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Discussion Starter #1 (Edited)
This is for a 4.6 liter, 4 cam, 32 valve normally aspirated V8 engine. The GM Northstar to be exact.
I am using a 600CFM Holley model 4160. This is more than enough to feed a 4.6 liter to 7000rpm. I wont be exceeding 6500.
There is one intake manifold available to use a carb for the Northstar. Price exceeds $500. Too rich for me at this time. Plus I have always wanted to try and build my own from scratch.

So here I am.. mock-up engine on stand, carb in the mail and on the way. Carb is jetted for the 4.6 per my specs. Cams are stock. Valve train is stock with the exception of better springs to control the valves better at high RPMs.

The head has square intake ports, 2" in diameter.

The manifold I want to build is of a standard tunnel ram design.
something like this
http://www.profilerperformance.com/tunnelram-spreadport-187.html

But I am going to make the prototype from steel. As I can't weld aluminum just yet.

So my questions are this...

1. Plenum. How do I figure out the plenum size that I will need for this enggine?

2. Plenum size vs torque curve. How does plenum size effect this. Does larger plenum volumn move torque up the rev range or down?

3. Runner legnth. How does runner legnth effect power?

So the last question there I know. shorter runner makes more power up high. Longer moves the torque curve down. But does the plenum volumn effect this?

Since this is a multivalve engine, using a carburator and having gobs of power up top, I want to make the middle a bit stronger. Mainly due to wanting to drive this car on the street.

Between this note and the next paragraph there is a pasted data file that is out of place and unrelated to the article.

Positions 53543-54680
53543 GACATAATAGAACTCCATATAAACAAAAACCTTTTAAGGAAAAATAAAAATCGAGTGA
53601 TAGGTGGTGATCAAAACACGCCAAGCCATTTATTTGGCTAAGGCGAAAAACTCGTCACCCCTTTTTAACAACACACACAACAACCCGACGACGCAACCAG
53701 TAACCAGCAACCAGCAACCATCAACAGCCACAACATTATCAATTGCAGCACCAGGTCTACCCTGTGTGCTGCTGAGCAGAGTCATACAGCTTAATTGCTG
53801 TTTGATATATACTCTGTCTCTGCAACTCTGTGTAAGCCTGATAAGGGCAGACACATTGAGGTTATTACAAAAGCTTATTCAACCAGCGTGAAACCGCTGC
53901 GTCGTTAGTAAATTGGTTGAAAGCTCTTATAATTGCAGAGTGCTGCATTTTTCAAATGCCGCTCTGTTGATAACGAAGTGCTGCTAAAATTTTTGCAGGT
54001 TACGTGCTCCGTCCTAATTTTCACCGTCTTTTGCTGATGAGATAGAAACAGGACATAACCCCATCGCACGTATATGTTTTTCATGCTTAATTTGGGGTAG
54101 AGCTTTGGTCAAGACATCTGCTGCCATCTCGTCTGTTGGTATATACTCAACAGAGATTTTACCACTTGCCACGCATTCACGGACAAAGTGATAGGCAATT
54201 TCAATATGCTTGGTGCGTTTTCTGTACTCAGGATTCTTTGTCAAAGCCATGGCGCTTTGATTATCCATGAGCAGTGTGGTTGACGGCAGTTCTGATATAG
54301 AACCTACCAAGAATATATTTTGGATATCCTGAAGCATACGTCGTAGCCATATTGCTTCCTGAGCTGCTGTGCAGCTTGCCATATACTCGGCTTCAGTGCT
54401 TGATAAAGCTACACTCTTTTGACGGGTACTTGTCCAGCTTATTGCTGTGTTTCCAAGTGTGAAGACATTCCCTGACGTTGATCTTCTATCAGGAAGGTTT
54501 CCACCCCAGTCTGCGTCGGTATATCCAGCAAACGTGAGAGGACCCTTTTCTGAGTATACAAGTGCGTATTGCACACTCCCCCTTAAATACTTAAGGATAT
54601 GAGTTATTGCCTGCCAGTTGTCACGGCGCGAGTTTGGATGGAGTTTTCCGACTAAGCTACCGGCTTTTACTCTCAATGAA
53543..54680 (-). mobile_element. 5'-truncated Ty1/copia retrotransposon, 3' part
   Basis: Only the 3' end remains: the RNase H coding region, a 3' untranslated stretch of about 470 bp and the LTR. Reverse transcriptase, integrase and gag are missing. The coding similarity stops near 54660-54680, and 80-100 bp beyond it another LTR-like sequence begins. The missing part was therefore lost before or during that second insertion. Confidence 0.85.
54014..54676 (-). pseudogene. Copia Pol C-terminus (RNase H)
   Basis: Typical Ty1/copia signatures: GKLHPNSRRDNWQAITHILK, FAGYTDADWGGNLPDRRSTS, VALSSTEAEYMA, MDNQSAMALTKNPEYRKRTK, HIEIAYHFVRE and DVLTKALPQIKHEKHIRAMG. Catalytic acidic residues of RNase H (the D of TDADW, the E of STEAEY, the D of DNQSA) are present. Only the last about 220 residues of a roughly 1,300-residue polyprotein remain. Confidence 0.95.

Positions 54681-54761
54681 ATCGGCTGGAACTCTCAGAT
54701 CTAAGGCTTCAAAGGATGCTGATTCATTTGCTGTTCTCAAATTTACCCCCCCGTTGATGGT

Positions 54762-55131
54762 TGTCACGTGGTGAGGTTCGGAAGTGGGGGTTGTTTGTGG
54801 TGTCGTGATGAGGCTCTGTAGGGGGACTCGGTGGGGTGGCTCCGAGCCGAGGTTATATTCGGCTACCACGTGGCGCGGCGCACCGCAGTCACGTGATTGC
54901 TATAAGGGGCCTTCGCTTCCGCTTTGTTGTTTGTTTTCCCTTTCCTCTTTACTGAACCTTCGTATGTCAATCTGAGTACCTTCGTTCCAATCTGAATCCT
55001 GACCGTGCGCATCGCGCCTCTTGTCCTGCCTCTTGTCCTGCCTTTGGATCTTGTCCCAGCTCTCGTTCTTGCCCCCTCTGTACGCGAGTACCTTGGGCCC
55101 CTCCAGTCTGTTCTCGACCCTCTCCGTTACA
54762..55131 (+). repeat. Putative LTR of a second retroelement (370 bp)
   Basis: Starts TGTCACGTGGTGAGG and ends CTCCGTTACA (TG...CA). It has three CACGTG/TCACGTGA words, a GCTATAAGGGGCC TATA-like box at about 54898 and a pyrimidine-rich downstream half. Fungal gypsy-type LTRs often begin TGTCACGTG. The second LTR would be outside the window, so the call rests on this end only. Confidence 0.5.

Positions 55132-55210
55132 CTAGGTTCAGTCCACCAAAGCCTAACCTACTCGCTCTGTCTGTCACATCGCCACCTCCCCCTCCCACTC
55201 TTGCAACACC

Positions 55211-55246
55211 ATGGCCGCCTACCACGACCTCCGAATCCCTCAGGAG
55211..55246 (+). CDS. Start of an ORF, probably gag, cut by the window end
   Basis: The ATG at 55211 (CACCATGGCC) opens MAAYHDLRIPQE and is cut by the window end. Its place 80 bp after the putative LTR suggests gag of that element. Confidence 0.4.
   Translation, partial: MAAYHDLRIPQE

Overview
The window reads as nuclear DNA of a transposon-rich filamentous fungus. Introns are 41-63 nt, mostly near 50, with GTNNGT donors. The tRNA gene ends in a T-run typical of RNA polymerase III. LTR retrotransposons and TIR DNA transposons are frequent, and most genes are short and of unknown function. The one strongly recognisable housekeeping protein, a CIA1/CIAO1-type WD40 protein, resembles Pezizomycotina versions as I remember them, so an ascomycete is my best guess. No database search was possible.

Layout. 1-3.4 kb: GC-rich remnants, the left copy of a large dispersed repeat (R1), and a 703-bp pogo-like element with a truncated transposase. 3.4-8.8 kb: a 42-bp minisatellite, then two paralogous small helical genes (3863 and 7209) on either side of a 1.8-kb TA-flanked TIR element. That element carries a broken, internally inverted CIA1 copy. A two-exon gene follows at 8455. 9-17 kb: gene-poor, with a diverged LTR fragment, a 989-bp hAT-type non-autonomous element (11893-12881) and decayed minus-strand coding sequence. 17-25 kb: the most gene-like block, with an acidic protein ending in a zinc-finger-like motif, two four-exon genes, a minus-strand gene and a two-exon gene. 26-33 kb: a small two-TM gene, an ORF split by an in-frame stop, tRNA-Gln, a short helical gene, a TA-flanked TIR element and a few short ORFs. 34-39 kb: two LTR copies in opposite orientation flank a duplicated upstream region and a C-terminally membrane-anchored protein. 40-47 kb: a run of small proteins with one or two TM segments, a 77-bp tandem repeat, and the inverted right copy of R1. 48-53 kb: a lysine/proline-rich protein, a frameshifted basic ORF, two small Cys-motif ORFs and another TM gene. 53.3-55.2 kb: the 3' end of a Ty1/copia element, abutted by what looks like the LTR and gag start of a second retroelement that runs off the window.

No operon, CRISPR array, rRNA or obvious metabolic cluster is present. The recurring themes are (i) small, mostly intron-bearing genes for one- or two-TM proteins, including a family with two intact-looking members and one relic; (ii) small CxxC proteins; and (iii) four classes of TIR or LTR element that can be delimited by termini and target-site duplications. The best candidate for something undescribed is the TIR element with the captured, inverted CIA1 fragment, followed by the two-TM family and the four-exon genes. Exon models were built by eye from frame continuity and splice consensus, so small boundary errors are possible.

oh... the car. A 1985 MR2.

thanks in advance. I chose this forum as I know we have guys that know this stuff in here.

Oh ya, one more thing. I am using square tube for the runners. I talked to ChrisK and he said there would be no problems. It would make the job easier.

here is a sweet tunnel ram featured on this page using a dual quad setup and square feeds to the valves.
http://carcraft.com/techarticles/0304_ram/
 

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I am sure people with actual data will chime in.

THe one thing I've learned from people that do these things, that the plenum size should be close to the displacement of the engine, in your case around 4.6L.
From what I understand runner length, not plenum size, move tq up or down the rev range. The plenum is just your air storage for the engine to feed from, the runners tries to make the delivery smooth(er) to each port, and also speed it up by tapering the runners a little bit, I've heard numbers ranging from 2-5% pr. 4 inches of runner.

I know ChrisK has some neat calculus for making out the length from the back of the valves to the plenum floor. Has to do with resonance and shock waves moving backwards trough the runners.

Is your engine going to be turboed?

T
 

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Discussion Starter #3
This one will not.
I am trying to make this install as easy as I can. It is a proof of concept for mounting the tranny and engine in a MK1 without chopping the chassis like I did with the Toystar. The Toystar II will use the auto 4-speed connected to the all-aluminum Northstar. The only computers will be the Ford EDIS ignition controlled by the MegaJoltLite and the Powertrain Control Solutions transmission controller.
In other words my TEC3 is being used by my MK1.5 :)
The engine will use conventional mounts, not a sub-frame. I think I have figured out a way to use the MK1 suspension with the huge auto box. If this works, then the engine will be a bolt in (well, with a bit of fab work).

wow... 4.6 liters is a lot of plenum.
 

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i say screw the carbs and go itbs for the northstar. imagine a 8 throttle bodies. that instant throttle response in such a light body with the nice torquey engine. that would be so great.